The grammar and spelling is a sign of the collective ignorance that has sunk in, allowing us to reach a stage where corporations dictate our lives to us by controlling our government through lobbyists. If our “prestigious Harvard graduates” cannot effectively communicate to us what is happening, and if we are not able to clearly comprehend what they are communicating, then we’re, literally (pun intended), effed.

  • nhirsch

    interesting that iTunes unlocked my AT&T iPhone 4 when I upgraded the IOS last time. I had been trying to unlock it for awhile so was very pleasantly surprised when it happened. Perhaps it was the >2 year reason.

  • Prestigious UNC graduate

    Is Harvard prestigious or is this graduate prestigious?

  • Ralph Filley

    So, it’s against the law to unlock a smart phone as of the 26th, unless you purchase/own it outright? I can see how that would make sense, seeing as you’re pretty much rent-to-own on the phone until you pay it off…but on the other hand, it confuses me as to why the lawmakers wasted time undoing what they did not too long ago that as far as I can tell has caused no problems. Perhaps all phones should be retail priced and not subsidized so you can do whatever you want to them from the start. Would probably cut down on the phone bill every month a little too (wishful thinking).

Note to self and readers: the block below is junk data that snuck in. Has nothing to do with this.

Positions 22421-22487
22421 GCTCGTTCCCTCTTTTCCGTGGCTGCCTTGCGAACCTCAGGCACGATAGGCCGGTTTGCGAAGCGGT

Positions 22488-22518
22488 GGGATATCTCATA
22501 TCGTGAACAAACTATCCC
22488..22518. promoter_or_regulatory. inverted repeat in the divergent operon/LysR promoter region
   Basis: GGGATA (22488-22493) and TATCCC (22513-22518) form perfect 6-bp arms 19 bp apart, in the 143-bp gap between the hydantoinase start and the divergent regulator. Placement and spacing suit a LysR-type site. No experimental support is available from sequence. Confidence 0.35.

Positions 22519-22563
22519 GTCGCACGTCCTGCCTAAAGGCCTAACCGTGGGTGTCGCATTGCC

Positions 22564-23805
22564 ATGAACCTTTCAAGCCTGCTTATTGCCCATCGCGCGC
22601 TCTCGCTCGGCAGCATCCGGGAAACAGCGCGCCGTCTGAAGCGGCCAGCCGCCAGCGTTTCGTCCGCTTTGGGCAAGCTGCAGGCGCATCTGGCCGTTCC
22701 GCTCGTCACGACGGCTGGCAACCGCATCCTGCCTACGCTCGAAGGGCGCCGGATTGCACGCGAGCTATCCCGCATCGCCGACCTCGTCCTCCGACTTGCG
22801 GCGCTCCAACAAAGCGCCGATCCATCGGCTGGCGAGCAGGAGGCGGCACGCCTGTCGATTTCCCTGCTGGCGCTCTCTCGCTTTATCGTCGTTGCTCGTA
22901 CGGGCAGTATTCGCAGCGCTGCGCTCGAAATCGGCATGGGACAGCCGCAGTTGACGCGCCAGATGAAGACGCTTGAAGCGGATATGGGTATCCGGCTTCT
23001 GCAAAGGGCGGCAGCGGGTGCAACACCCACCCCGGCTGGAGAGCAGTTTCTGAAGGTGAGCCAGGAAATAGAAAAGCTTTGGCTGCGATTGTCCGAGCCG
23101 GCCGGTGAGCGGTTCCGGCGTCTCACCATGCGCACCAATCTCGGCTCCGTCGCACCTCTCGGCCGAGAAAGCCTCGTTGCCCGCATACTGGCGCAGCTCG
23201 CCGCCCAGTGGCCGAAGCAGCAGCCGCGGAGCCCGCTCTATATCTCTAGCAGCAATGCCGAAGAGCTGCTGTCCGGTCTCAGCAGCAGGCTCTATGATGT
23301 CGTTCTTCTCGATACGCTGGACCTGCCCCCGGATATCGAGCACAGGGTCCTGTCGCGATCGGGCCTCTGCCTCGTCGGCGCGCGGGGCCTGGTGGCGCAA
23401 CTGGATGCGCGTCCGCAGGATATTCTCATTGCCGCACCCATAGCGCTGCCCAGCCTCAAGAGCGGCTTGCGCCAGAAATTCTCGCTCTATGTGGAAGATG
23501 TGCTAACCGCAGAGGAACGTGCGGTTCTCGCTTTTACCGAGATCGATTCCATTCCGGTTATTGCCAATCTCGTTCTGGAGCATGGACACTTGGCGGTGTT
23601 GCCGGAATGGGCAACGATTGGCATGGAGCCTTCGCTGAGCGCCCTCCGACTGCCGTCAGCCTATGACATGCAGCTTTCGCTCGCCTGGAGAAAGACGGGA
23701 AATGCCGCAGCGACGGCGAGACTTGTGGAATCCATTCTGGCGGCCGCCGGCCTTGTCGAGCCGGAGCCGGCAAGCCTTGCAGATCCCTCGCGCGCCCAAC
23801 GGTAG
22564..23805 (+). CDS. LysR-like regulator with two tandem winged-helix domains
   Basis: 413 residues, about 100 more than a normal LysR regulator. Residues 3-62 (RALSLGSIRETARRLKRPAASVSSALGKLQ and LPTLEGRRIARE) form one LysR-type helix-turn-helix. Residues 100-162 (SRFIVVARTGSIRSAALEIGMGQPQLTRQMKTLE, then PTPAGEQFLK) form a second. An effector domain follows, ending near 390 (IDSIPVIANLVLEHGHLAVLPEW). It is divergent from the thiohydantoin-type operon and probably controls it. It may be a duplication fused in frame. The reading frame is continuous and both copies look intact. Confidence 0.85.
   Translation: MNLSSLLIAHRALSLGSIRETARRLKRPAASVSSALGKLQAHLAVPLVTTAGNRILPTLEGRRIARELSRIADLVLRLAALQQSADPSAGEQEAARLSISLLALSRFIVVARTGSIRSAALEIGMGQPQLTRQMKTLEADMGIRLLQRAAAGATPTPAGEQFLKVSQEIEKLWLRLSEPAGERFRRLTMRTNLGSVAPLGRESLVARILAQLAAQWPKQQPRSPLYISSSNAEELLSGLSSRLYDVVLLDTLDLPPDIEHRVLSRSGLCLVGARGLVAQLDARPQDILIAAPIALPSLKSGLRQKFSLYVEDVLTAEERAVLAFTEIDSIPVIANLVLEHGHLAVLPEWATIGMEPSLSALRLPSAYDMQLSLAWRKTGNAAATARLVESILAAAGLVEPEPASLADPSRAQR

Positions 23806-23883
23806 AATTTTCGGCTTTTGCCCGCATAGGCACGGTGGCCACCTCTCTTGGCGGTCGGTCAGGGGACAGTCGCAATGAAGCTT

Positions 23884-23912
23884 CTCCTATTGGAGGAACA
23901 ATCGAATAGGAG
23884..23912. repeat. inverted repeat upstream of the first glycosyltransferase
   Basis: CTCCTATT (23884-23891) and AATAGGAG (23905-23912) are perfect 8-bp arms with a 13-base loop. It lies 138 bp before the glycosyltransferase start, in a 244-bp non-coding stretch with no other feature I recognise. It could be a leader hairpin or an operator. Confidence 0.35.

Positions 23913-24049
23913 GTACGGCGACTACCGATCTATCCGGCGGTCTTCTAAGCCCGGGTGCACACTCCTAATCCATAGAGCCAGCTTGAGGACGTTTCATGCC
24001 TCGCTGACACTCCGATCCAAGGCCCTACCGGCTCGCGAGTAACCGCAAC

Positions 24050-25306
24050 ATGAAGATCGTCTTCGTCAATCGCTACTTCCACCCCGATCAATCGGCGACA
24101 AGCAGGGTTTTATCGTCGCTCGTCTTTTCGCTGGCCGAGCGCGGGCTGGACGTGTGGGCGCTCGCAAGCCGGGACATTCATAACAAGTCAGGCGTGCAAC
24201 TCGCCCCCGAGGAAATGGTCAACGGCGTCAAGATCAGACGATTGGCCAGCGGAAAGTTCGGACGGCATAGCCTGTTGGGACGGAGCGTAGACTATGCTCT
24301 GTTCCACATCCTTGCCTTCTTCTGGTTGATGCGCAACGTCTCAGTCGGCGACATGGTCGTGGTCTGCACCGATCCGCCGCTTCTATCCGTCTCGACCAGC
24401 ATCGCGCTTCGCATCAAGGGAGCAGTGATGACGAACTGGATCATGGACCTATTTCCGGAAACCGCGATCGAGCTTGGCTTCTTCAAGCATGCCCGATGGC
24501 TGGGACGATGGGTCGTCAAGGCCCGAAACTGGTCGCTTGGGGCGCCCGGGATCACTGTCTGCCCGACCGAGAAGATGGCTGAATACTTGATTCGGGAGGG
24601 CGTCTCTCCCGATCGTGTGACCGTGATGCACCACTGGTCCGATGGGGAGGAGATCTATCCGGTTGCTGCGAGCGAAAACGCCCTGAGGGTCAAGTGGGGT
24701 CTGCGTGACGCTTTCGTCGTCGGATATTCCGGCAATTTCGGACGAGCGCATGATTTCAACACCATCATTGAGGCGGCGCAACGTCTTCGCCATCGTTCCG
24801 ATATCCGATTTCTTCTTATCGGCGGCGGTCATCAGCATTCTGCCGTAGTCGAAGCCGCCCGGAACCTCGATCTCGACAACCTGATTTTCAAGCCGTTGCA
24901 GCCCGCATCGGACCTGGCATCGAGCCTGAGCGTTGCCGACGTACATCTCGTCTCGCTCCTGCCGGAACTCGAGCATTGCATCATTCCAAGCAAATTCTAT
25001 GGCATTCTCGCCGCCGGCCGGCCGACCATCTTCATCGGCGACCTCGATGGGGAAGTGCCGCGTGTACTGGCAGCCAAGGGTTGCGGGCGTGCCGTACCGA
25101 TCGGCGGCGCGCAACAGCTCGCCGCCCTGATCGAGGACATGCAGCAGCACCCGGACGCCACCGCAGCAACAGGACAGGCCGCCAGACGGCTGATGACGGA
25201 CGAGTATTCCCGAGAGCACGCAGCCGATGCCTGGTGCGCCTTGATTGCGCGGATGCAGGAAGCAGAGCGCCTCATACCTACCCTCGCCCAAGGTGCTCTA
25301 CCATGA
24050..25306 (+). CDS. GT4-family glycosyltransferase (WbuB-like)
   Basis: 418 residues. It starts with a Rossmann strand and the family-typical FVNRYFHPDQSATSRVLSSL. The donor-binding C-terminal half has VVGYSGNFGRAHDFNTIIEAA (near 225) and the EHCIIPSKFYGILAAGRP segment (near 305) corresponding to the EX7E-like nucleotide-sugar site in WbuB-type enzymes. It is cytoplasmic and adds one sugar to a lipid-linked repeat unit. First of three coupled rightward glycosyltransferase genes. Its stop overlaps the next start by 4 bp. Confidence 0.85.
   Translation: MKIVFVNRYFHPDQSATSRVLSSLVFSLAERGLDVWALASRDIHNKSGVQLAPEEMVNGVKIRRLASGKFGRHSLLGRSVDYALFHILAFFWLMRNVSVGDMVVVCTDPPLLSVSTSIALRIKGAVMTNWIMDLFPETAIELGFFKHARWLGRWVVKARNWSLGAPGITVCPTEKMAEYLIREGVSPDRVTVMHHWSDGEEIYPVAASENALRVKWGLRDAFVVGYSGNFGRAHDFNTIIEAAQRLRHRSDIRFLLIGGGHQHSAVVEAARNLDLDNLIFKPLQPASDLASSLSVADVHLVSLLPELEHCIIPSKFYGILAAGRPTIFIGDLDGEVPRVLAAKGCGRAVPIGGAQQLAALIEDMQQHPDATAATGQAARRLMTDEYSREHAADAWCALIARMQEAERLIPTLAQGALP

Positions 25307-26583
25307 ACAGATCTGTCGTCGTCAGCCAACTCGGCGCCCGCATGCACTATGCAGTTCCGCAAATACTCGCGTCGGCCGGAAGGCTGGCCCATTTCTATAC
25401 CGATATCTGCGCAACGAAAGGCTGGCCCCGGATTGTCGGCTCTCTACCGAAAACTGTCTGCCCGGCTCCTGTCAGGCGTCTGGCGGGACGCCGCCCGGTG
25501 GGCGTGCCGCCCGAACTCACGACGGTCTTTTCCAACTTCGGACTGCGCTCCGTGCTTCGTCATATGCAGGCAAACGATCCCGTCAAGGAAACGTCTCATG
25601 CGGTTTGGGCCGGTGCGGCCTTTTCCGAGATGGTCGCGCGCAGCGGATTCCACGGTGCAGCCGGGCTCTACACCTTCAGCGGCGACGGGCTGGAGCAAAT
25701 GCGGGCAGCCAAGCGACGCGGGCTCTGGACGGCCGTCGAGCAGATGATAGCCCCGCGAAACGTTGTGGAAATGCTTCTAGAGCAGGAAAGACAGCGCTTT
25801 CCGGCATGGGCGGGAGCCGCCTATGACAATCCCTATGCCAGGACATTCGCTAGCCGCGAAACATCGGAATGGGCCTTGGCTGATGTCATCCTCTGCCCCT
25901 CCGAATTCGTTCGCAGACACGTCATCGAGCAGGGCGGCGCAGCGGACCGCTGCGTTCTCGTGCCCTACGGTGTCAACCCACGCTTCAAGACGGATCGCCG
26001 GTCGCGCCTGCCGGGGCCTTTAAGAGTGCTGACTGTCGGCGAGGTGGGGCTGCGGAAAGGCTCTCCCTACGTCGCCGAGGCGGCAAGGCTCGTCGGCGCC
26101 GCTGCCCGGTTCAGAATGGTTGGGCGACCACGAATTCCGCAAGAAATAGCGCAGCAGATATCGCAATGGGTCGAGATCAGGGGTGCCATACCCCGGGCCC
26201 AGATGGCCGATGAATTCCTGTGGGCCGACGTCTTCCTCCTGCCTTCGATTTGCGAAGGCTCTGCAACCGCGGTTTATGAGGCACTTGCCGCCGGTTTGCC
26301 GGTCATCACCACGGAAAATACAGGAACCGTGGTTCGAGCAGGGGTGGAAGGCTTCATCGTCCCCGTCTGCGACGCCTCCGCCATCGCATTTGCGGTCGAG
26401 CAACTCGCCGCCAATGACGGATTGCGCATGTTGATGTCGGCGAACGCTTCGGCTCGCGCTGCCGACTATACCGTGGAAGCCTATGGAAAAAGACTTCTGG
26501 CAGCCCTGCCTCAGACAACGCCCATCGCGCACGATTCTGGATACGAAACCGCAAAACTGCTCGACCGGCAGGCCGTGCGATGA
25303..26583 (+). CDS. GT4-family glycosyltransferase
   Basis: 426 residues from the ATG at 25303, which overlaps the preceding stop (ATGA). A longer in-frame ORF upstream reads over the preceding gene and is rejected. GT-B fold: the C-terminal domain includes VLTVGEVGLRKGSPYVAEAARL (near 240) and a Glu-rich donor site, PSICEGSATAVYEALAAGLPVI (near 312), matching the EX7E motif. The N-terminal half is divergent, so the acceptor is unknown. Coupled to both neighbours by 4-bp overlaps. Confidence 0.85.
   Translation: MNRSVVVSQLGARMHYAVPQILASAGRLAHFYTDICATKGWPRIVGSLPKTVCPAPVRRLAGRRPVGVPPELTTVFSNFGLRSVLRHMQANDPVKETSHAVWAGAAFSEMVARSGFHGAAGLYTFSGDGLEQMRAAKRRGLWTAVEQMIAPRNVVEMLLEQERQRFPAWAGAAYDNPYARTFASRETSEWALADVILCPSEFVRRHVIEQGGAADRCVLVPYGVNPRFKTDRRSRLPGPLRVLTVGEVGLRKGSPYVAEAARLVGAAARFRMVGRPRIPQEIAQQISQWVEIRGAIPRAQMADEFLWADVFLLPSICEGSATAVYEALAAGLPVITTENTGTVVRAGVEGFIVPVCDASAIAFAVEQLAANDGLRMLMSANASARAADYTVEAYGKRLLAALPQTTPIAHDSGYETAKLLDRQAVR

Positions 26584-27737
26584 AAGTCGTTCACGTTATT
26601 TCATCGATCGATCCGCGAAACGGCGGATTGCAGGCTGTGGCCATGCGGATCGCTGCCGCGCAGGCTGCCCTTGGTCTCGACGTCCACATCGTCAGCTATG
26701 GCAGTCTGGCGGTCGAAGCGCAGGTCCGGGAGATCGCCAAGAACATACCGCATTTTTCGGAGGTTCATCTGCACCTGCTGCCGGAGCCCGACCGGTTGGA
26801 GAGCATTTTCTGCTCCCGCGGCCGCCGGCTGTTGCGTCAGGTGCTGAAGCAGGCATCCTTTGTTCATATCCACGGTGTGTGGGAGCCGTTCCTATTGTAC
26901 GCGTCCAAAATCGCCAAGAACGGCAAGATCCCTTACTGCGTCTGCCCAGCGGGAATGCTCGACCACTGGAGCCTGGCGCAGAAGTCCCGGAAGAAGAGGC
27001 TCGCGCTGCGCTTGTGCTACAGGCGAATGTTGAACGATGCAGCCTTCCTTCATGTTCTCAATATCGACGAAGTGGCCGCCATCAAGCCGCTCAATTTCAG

• EdB

      ” unless you purchase/own it outright?”

      That’s not even true from the way I understand it. The rule is if the carrier locked the phone, they get the final say if it can be unlocked, even if you paid full price for it. Unless it is unlocked when you purchased it, i.e., not from a specific carrier (doesn’t say AT&T, Verzion, etc) on it, you cannot unlock it.